Off the Kuff Rotating Header Image

mifepristone

Another story about the chaos that has been unleashed by banning abortion

There will be more to come for as long as this situation remains.

A sexual assault survivor chooses sterilization so that if she is ever attacked again, she won’t be forced to give birth to a rapist’s baby. An obstetrician delays inducing a miscarriage until a woman with severe pregnancy complications seems “sick enough.” A lupus patient must stop taking medication that controls her illness because it can also cause miscarriages.

Abortion restrictions in a number of states and the Supreme Court’s decision to overturn Roe vs. Wade are having profound repercussions in reproductive medicine as well as in other areas of medical care.

“For physicians and patients alike, this is a frightening and fraught time, with new, unprecedented concerns about data privacy, access to contraception, and even when to begin lifesaving care,” said Dr. Jack Resneck, president of the American Medical Association.

In the past week, an Ohio abortion clinic received calls from two women with ectopic pregnancies — when an embryo grows outside the uterus and can’t be saved — who said their doctors wouldn’t treat them. Ectopic pregnancies often become life-threatening emergencies and abortion clinics aren’t set up to treat them.

It’s just one example of “the horrible downstream effects of criminalizing abortion care,’’ said Dr. Catherine Romanos, who works at the Dayton clinic.

Dr. Jessian Munoz, an OB-GYN in San Antonio, Texas, who treats high-risk pregnancies, said medical decisions used to be clear cut.

“It was like, the mom’s life is in danger, we must evacuate the uterus by whatever means that may be,” he said. “Whether it’s surgical or medical — that’s the treatment.”

Now, he said, doctors whose patients develop pregnancy complications are struggling to determine whether a woman is “sick enough” to justify an abortion.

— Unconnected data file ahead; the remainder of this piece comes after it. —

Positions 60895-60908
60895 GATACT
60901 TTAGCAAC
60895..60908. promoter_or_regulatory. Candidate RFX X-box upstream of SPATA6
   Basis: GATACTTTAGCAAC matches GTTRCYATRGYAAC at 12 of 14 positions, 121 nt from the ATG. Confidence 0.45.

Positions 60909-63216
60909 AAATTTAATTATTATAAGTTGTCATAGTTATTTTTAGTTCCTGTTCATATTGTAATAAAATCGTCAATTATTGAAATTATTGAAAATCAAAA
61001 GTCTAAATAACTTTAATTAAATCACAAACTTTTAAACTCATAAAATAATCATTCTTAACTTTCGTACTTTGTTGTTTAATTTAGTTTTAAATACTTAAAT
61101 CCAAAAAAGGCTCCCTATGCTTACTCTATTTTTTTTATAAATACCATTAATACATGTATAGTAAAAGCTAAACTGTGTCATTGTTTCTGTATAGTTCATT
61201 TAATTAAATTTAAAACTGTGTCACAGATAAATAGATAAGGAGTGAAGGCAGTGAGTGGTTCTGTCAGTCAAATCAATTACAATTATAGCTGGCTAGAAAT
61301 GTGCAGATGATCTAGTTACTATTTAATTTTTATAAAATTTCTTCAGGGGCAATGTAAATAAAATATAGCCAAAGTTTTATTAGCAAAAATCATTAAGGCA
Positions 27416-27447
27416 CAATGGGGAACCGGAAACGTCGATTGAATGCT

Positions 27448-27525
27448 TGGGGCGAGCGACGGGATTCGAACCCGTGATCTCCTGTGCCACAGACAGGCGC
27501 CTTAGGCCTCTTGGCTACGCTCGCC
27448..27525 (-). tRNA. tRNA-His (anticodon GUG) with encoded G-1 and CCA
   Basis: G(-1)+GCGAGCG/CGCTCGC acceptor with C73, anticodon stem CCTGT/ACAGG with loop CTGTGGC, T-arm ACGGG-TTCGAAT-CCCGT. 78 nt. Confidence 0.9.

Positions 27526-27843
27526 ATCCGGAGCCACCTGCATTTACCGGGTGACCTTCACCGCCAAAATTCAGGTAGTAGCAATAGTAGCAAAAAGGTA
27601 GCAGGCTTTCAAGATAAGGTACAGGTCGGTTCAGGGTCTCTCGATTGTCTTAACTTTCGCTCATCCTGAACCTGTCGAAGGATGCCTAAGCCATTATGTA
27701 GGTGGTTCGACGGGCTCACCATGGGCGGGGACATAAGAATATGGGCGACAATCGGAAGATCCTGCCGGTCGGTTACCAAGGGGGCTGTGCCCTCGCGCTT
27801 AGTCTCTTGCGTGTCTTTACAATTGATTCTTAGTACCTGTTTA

With the fall of Roe vs. Wade, “the art of medicine is lost and actually has been replaced by fear,” Munoz said.

Munoz said he faced an awful predicament with a recent patient who had started to miscarry and developed a dangerous womb infection. The fetus still had signs of a heartbeat, so an immediate abortion — the usual standard of care — would have been illegal under Texas law.

“We physically watched her get sicker and sicker and sicker” until the fetal heartbeat stopped the next day, “and then we could intervene,” he said. The patient developed complications, required surgery, lost multiple liters of blood and had to be put on a breathing machine “all because we were essentially 24 hours behind.”

In a study published this month in the American Journal of Obstetrics and Gynecology, doctors at two Texas hospitals cited the cases of 28 women less than 23 weeks pregnant who were treated for dangerous pregnancies.

The doctors noted that all of the women had recommended abortions delayed by nine days because fetal heart activity was detected. Of those, nearly 60% developed severe complications — nearly double the number of complications experienced by patients in other states who had immediate therapeutic abortions. Of eight live births among the Texas cases, seven died within hours. The eighth, born at 24 weeks, had severe complications including brain bleeding, a heart defect, lung disease and intestinal and liver problems.

[…]

Becky Schwarz, of Tysons Corner, Virginia, found herself unexpectedly thrust into the abortion controversy even though she has no plans to become pregnant.

The 27-year-old has lupus, an autoimmune disease that can cause the body to attack tissue surrounding joints and organs, leading to inflammation and often debilitating symptoms. For Schwarz, these include bone and joint pain, and difficulty standing for long periods of time.

She recently received a notice from her doctor saying she’d have to stop taking a medication that relieves her symptoms — at least while the office reviewed its policies for methotrexate in light of the Supreme Court ruling. That’s because the drug can cause miscarriages and theoretically could be used in an attempt to induce an abortion.